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Nov 26 - Dec 8, 2019
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Grit and focus help runners battle tough conditions

Doha's midnight marathon medal winners dig deep into their mental reserves to achieve success.
Namibia’s Helalia Johannes (left), Kenya’s Ruth Chepngetich (centre) And Bahrain’s Rose Chelimo Ensured They Stayed Hydrated Throughout The Gruelling Race On The Corniche
Namibia’s Helalia Johannes (left), Kenya’s Ruth Chepngetich (centre) and Bahrain’s Rose Chelimo ensured they stayed hydrated throughout the gruelling race on the Corniche. IQ Photo: Vinod Divakaran

Ruth Chepngetich, Rose Chelimo and Helalia Johannes were all smiles at the finish line of the Midnight Marathon in the wee hours of Saturday. They had just finished a gruelling run and it had taken tremendous strength, focus and grit to stay on course, on the opening night of the IAAF World Championships in Athletics.

Chepngetich, from Kenya, was the strongest of the three, claiming the gold in two hours 32 minutes and 43 seconds, followed by Bahrain’s Chelimo in 2:33:46 and Namibian Johannes (2:34.15). Chepngetich’s smile lit up the finish and it conveyed relief as well as joy, for she had conquered the hot and humid conditions at the Corniche.

“At one point it was really tough but I made up my mind not to give up. I just wanted it so much because I worked for it in training. I couldn’t let it out of my mind that I could be the winner,” she said.

Chelimo echoed similar sentiments. “It was still very hot and at one point I thought of stopping. But I kept going and prayed that I could finish the race,” said the Bahraini.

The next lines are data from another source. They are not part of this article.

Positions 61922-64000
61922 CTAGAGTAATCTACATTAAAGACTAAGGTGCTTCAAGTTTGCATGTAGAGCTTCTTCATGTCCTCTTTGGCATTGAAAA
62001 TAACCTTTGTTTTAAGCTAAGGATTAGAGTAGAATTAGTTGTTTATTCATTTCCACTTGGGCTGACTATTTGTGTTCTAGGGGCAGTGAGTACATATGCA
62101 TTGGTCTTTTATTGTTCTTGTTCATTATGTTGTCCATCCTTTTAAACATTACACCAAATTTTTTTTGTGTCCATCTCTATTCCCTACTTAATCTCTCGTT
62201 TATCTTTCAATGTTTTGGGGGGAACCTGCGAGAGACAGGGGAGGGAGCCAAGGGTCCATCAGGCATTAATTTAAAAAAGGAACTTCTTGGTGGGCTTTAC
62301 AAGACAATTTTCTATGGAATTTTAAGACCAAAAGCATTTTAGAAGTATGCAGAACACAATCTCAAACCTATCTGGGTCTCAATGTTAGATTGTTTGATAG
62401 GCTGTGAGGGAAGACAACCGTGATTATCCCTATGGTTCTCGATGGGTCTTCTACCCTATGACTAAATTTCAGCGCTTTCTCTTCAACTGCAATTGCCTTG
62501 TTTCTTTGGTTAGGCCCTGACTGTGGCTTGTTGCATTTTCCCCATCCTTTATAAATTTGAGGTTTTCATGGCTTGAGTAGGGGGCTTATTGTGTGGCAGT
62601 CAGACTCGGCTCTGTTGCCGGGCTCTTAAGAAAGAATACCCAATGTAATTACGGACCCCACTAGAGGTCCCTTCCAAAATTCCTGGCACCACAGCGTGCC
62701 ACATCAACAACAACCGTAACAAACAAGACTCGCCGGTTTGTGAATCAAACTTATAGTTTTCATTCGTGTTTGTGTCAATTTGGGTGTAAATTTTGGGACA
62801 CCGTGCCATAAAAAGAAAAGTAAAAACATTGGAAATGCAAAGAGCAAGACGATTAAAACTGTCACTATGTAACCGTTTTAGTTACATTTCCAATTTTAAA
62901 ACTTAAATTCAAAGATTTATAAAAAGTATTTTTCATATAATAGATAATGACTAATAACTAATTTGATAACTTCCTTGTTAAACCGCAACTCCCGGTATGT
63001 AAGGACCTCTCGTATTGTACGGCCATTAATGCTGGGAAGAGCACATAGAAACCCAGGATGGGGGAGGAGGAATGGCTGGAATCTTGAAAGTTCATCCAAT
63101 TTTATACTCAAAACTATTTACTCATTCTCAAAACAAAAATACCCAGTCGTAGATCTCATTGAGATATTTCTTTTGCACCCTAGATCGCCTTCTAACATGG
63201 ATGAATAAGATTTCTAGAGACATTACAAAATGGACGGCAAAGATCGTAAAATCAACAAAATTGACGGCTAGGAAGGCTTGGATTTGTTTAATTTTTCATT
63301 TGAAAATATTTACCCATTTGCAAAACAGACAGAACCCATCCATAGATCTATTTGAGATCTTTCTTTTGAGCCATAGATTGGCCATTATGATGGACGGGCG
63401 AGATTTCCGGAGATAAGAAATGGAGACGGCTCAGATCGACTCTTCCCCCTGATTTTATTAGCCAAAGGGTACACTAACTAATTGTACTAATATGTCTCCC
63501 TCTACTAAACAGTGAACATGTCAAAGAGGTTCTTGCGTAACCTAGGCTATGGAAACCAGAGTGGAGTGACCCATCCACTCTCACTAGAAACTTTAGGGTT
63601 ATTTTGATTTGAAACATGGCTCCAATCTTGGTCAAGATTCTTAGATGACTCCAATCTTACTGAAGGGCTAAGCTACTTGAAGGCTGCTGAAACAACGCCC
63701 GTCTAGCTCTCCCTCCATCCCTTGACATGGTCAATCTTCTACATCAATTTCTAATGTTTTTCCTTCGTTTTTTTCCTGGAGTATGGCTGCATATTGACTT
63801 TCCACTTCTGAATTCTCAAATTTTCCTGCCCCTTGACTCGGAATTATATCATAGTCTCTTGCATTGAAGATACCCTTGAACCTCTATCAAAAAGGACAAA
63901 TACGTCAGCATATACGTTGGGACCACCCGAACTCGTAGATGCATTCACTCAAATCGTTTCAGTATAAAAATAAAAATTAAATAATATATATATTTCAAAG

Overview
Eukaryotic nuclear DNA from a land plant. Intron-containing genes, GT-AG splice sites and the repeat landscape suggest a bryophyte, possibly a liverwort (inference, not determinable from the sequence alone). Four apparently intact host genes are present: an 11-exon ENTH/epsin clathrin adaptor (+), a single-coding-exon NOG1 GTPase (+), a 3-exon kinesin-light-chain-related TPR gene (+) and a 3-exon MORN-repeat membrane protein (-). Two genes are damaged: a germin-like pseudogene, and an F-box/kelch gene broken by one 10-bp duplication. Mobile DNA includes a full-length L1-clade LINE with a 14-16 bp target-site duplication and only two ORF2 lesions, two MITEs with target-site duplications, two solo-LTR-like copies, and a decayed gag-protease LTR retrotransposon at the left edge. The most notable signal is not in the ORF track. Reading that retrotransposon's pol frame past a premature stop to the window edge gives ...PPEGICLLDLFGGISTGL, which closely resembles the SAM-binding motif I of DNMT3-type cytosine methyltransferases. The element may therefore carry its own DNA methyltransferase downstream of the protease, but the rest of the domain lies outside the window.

The final stretch was the most challenging for her. “Towards the last lap, from about 37km, my body was not moving well. But I just tried my best.”

Johannes said a song playing in her head motivated her to finish the race. “It was not easy because of the weather and I can’t say I enjoyed it. What helped me were the words of a song which said ‘you must keep going till you finish’.”

Chepngetich revealed that solid preparation had paid off for her. “I train with a marathon team. And we’ve been working hard to tackle races like this. We’re a disciplined group and followed our coach’s programme with dedication. It was hard but now I’m a winner.”

Chelimo and Johannes said keeping themselves hydrated helped battle the conditions.

“The weather was too hot. I had to take a lot of water and some of the other drinks,” said the Bahraini runner.

“During the race I drank a lot because I was afraid of being dehydrated. I made sure I didn’t miss any water points,” said Johannes.

Of the 68 starters, 40 finished the race, proving once again that where there is a will, there is a way.